2. I’m doing a lot more strength and resistance work, including plenty of plyometric, power and high intensity activities. Currently this involves one HIIT circuits session in the gym each week, and another where I’m doing running-specific strength work. I’m keeping up with my Pilates too.
  3. I’m eating as soon as I get up every morning, even before I’ve had my cup of tea! This is perhaps the biggest change of all! I’m making my breakfasts much more varied too – I was very much a porridge everyday person.
  4. I’m eating a lot more protein, a lot more. I’m trying to make sure it’s really good quality, and I’m eating some of it within 30 minutes of any training that feels hard.

Jumping - a key part of developing strength and power

I’ll go into the thinking and science behind these changes at another time, but in the 5-6 weeks since I first made them, I’ve had some really positive results. I’ve seen and felt them, and others have too!

  • My clothes are feeling a lot looser
  • I’ve discovered (and can see!) muscles in my upper body and arms that I didn’t even know I had
  • I feel so much stronger
  • I feel so much better in myself – more alert and those mid- afternoon slumps have completely gone. I’m generally sleeping better too.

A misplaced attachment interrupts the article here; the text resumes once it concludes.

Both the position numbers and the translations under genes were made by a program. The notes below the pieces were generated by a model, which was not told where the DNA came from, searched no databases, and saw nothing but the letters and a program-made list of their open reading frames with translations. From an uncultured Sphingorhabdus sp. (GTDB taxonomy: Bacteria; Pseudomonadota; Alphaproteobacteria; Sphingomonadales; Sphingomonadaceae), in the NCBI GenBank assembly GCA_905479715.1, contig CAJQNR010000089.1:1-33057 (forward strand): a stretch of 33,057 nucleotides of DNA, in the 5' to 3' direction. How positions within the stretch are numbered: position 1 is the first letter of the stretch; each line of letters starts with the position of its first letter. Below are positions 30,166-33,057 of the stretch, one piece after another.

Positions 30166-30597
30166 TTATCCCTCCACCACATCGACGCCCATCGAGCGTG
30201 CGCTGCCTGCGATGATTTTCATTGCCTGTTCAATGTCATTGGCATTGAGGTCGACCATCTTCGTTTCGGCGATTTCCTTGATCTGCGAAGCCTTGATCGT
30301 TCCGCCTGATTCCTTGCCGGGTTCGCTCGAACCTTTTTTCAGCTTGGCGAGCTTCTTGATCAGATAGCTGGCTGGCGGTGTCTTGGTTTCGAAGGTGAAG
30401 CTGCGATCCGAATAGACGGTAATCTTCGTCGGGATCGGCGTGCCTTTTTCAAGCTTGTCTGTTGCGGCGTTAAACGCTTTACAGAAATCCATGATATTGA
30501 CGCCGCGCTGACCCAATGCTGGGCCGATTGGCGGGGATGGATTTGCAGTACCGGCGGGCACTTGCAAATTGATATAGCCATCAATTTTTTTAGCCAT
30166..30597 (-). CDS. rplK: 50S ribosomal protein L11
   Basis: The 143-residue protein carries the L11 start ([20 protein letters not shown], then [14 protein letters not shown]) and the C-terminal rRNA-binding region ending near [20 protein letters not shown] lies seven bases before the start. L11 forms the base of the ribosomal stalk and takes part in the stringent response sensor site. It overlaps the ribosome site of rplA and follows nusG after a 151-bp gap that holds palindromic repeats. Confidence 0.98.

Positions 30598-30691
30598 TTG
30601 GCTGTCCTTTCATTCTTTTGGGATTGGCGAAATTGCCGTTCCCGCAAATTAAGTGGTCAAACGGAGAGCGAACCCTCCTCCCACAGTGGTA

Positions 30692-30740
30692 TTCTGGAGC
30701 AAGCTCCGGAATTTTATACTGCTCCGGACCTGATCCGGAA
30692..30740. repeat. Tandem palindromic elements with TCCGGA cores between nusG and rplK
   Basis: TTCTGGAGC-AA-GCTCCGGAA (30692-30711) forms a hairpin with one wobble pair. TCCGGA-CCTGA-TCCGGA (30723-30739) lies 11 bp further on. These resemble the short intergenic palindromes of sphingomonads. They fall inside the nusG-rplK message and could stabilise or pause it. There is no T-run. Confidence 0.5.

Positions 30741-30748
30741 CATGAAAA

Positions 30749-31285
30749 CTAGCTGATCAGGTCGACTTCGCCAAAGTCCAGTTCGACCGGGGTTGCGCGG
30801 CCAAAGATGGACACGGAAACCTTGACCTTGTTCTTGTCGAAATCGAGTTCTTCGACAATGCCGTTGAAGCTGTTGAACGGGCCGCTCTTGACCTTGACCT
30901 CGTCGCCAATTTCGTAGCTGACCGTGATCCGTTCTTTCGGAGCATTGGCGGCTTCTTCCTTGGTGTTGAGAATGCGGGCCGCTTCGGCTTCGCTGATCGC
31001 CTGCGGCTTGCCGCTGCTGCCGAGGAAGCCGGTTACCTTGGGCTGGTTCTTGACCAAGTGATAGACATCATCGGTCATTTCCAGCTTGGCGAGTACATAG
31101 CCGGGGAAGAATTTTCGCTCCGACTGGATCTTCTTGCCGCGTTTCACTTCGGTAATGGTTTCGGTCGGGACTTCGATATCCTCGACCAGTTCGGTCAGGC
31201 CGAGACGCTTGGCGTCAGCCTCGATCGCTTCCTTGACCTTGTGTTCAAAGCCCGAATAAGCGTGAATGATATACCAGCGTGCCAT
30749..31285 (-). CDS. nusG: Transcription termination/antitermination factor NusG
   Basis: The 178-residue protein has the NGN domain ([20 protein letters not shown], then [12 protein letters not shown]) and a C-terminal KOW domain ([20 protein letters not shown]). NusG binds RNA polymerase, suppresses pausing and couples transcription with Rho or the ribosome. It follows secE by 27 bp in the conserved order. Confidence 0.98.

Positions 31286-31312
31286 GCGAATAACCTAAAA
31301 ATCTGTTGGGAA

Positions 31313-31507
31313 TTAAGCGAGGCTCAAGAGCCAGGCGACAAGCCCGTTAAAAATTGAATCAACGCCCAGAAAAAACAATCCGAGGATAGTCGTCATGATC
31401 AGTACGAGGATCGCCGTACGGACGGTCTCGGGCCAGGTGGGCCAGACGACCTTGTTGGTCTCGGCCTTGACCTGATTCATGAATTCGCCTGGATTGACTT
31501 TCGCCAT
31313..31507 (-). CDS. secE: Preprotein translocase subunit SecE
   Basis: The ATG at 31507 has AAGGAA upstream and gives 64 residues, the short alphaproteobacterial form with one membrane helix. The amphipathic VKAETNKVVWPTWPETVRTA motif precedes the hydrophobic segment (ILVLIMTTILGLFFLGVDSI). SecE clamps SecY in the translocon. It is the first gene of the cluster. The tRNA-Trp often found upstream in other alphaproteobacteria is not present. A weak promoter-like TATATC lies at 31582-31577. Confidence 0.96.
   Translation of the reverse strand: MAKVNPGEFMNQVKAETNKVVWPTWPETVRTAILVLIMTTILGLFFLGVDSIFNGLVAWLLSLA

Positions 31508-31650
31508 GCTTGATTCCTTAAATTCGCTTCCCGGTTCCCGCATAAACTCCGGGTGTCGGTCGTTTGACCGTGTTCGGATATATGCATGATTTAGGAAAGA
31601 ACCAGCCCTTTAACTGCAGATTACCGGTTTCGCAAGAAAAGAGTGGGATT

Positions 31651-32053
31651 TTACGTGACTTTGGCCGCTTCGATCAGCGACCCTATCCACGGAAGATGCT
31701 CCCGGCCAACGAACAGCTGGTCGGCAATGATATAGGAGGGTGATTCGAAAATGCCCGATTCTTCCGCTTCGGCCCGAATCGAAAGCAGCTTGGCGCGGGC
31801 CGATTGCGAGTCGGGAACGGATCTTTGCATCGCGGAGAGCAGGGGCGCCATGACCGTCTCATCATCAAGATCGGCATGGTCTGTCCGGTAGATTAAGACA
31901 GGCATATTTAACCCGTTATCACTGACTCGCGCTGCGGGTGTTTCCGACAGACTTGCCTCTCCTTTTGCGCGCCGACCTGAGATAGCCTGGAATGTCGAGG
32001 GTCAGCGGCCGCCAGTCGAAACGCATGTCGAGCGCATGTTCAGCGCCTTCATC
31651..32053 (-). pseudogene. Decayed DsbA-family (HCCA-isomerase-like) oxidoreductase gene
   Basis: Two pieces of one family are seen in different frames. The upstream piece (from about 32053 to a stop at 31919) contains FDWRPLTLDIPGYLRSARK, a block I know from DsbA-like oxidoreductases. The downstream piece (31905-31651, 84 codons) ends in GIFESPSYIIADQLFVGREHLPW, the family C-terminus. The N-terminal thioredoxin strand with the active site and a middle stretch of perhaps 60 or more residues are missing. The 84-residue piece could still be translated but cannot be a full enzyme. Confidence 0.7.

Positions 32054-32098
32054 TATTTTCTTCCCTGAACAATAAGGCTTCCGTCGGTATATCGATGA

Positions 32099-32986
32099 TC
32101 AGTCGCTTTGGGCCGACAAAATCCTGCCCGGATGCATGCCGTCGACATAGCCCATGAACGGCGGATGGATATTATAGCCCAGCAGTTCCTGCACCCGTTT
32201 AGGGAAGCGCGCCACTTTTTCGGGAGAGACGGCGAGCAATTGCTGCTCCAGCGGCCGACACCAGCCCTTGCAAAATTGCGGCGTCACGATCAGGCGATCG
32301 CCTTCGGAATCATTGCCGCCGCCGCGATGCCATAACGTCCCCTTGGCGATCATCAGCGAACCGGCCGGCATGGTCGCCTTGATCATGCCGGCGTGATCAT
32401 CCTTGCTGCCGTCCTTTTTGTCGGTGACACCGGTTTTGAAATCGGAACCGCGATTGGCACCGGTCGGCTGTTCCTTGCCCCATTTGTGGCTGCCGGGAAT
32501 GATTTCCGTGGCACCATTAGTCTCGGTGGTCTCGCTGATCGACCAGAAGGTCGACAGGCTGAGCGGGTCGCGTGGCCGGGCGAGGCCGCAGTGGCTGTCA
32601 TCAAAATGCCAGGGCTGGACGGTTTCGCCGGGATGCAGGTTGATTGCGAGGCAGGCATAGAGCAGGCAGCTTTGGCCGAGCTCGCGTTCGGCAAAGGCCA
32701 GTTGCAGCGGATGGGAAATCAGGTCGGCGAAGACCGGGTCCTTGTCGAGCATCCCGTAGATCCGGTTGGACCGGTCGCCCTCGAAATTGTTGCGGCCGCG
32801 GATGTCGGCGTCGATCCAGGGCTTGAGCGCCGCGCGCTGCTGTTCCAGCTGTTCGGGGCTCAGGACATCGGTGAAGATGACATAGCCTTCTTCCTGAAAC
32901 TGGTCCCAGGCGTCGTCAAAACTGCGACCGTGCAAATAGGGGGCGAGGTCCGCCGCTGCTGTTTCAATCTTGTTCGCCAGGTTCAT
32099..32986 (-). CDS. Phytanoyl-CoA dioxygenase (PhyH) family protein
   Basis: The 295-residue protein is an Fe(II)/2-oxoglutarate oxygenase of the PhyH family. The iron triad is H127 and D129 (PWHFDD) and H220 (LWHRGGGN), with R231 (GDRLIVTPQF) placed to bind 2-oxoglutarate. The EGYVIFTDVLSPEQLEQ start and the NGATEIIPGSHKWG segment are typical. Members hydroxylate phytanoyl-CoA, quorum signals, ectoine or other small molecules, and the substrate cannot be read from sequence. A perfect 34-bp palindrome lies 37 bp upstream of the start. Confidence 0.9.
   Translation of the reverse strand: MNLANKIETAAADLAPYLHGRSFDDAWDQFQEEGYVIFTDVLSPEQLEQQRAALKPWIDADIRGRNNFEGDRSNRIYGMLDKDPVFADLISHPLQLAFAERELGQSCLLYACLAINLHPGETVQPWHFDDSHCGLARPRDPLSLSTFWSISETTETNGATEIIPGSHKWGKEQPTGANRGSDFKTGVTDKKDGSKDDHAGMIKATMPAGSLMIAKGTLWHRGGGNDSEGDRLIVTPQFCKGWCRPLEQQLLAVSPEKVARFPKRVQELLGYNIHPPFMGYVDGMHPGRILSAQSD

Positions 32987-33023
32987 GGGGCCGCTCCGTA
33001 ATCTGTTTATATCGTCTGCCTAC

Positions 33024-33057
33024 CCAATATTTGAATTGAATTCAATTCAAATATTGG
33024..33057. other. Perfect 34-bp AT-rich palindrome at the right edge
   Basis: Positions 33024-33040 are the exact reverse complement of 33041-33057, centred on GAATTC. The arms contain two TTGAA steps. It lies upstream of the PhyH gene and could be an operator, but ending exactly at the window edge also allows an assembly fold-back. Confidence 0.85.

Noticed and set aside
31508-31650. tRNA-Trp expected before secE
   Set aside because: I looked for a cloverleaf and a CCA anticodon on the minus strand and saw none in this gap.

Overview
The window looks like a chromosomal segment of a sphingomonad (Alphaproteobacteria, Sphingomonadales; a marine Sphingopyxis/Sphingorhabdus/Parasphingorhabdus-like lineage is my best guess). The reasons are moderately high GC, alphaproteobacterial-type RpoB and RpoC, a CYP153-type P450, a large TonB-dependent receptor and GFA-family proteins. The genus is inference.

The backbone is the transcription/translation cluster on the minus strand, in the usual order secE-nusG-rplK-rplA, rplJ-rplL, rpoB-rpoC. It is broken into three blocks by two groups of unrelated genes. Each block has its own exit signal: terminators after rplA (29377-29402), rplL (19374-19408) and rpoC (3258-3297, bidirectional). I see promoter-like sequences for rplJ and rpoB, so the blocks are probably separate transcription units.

Feeling fit and strong at Whinlatter parkrun in 2019

It’s early days but from the changes I’ve made so far, I’m happy I’m on the right path. Come next June, I’ll be eating those Lake District mountains for my breakfast!

Listening to your body

 

As runners, we all have days when we are feeling great, our run goes to plan, and we can’t wait to get back out for the next one. We also have days where things don’t go as we’d hoped, days when we can feel that something isn’t quite right. Sometimes the reason that our run didn’t go to plan is obvious, for example heading out when we know that we’re not feeling very well, but at other times, it can take a little more unpicking to find out what’s going on.